Let $Y_1,Y_2,\ldots$ be a sequence of independent Bernoulli trials with parameter $p$ and $X_1,X_2,\ldots$ be respectively the first time of success, second time of success,$\ldots$. How can I calculate the joint probability distribution $P(X_1=x_1,\ldots,X_n=x_n)$?

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    $\begingroup$ Another one of hadisanji's homework problems, showing no personal attempts at solving whatsoever, to which we are asked to provide complete answers that will rarely ever be accepted? $\endgroup$ Mar 14, 2014 at 15:57

2 Answers 2


Given $x_1<x_2<\dots<x_n$, use the product rule $$ P(X_1=x_1,\dots,X_n=x_n) = P(X_1=x_1)\times P(X_2=x_2\mid X_1=x_1)\times\dots\times P(X_n=x_n\mid X_{n-1}=x_{n-1},\dots, X_1=x_1) \, . $$ In this problem we have a markovian property $$ P(X_k=x_k\mid X_{k-1}=x_{k-1},\dots, X_1=x_1) = P(X_k=x_k\mid X_{k-1}=x_{k-1}) = P(Z=x_k-x_{k-1}) \, , $$ in which $Z$ is a negative-binomial random variable with probability of success equal to $p$. Put everything together to find the joint distribution.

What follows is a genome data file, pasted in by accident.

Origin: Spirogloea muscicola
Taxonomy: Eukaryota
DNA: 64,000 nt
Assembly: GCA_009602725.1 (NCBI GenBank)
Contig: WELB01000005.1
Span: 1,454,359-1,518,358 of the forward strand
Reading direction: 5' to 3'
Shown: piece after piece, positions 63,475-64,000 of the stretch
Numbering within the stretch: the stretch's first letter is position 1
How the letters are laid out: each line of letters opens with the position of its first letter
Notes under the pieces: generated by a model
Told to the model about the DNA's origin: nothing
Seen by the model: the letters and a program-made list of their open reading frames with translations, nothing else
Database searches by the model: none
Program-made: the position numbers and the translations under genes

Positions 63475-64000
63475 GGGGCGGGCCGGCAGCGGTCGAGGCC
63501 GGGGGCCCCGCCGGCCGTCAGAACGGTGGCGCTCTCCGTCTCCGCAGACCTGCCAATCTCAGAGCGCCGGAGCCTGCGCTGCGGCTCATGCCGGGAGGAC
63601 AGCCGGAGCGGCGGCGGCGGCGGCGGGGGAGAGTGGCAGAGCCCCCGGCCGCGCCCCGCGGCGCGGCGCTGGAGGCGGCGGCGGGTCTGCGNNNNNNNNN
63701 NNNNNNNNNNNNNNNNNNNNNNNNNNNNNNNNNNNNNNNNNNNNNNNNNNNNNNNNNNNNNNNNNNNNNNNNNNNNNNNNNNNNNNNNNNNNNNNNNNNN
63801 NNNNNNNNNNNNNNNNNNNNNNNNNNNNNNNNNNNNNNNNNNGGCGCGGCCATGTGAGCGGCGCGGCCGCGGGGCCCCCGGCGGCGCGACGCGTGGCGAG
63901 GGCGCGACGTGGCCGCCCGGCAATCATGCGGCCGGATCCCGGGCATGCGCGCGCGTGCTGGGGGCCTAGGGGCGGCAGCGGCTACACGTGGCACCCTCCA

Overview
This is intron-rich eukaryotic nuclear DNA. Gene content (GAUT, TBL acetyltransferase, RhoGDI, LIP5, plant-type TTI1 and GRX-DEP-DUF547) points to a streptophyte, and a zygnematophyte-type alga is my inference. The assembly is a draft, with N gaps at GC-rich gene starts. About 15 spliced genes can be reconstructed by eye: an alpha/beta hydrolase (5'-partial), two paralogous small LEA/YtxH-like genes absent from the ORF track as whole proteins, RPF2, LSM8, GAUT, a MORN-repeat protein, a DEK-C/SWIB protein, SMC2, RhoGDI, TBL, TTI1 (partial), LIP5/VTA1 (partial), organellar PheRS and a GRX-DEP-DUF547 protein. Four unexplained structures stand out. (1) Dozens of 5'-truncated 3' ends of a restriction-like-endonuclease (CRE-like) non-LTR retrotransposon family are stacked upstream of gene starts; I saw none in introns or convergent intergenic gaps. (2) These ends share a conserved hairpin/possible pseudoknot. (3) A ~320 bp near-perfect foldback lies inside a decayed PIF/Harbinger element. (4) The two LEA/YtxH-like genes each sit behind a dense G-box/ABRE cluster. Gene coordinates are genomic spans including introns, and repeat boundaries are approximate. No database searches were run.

I'm treating this question as though it has a self-study tag and giving a suggested method:

  1. Write out some examples. E.g. $P(X_1=K_1=2, X_2=k_2=5, X_3=k_3=9)$ is the probability of getting $010010001$. See if you can spot a pattern, e.g. $010010001$ is 1 failure followed by 1 success followed by 2 failures followed by 1 success followed by 3 failures followed by 1 success. Can you relate this to the values of $X_1$, $X_2$, and $X_3$? Can you generalize?

  2. Go from spotting a pattern to a formula. Looking at existing probability distributions is almost always a help in trying to model new ones. There is a list of discrete probability distributions here, and I would suggest starting with the geometric distribution.

  3. Have a look at your proposed formula. Can you simplify it? Are there any particular values of $X_1,\ldots,X_n$ for which it wouldn't work and for which you need to make exceptions? Finally, test it against simple examples.


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